Complementary and alternative medicine use in adults with autism spectrum disorder in Germany: results from a multi-center survey
Höfer, Juliana ; Hoffmann, Falk ; Kamp-Becker, Inge ; Küpper, Charlotte ; Poustka, Luise ; Roepke, Stefan ; Roessner, Veit ; Stroth, Sanna et al.
Citable Link (URL):http://resolver.sub.uni-goettingen.de/purl?gs-1/15806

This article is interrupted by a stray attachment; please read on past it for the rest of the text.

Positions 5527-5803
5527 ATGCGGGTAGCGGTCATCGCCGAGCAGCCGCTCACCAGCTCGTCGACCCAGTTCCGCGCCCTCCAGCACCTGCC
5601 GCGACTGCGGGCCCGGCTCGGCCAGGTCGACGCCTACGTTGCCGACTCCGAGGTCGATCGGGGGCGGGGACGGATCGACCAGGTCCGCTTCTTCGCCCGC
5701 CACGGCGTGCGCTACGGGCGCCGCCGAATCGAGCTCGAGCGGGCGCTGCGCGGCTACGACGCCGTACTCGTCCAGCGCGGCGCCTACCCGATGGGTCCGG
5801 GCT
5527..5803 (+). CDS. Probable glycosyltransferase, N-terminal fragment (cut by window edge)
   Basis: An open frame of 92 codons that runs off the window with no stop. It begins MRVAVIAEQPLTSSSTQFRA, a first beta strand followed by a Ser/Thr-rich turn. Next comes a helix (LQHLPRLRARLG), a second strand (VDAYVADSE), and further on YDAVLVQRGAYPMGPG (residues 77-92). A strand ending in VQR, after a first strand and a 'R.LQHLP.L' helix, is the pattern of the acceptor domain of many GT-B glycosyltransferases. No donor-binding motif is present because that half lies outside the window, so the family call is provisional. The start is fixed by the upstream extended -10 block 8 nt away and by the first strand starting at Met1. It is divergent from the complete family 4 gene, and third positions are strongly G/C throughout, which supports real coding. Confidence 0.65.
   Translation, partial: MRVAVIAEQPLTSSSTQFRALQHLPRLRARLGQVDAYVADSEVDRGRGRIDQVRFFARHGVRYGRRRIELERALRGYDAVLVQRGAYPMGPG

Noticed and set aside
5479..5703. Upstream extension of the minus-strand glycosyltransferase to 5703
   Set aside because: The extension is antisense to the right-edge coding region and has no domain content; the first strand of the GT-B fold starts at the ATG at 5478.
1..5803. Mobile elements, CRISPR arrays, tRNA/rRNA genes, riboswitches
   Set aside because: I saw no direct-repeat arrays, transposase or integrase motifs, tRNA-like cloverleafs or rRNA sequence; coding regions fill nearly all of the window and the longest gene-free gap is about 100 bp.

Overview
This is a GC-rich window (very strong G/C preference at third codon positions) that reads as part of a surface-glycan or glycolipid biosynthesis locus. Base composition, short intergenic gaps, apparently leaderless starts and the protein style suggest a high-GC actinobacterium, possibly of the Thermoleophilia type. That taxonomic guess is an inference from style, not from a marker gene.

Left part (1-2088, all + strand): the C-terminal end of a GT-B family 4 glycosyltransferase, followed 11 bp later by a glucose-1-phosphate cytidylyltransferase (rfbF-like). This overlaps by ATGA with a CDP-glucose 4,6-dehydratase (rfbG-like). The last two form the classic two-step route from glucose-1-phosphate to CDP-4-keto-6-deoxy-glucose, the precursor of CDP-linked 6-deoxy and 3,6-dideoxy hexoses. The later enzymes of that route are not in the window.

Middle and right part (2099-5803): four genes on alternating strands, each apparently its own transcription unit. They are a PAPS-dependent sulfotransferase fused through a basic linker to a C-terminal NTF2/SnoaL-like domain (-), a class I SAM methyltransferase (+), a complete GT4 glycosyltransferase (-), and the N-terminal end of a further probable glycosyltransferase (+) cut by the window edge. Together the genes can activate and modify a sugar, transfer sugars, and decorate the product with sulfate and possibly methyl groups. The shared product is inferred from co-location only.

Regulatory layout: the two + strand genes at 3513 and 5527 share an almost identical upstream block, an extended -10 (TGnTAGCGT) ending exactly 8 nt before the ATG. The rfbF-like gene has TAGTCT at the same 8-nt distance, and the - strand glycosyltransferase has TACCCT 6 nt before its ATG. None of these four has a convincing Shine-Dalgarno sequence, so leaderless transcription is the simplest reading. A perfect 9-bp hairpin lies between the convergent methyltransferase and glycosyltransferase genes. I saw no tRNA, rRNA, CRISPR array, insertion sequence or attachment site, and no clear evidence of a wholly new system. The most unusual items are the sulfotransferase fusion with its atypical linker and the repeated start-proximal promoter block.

Abstract Background Complementary and Alternative Medicine (CAM) is widely used both in the general population and for the treatment of somatic and psychiatric disorders. Studies on CAM use among patients with autism spectrum disorder (ASD) have so far only focused on children and adolescents. The aim of this study was to investigate patterns of CAM use among adults with ASD. Methods A questionnaire survey concerning current and lifetime use of CAM was distributed to adults with ASD between November 2015 and June 2016. Participants diagnosed by experienced clinicians using the current diagnostic gold standard were recruited from four ASD outpatient clinics in Germany. Questionnaire data was then linked to supplementary clinical data. Results The final sample consisted of 192 adults (response: 26.8%) with a mean age of 31.5 years (80% male; diagnoses: Asperger’s syndrome (58%), childhood autism (27%), atypical autism (12%)). 45% of the respondents stated that they were currently using or had used at least one CAM modality in their life. Among the participants with lifetime CAM use, almost half had used two or more different types of CAM. Alternative medical systems (e.g. homeopathy, acupuncture) were most frequently used, followed by mind-body interventions (e.g. yoga, biofeedback, animal assisted therapy). Overall, 20% of respondents stated that they would like to try at least one listed CAM modality in the future. Conclusions This is the first study on CAM use in adults with ASD, demonstrating considerable CAM use in this population. Given the popularity of CAM, patients should be informed about the effectiveness and potentially dangerous side effects of CAM treatments, as evidence for the majority of CAM methods in ASD is still limited.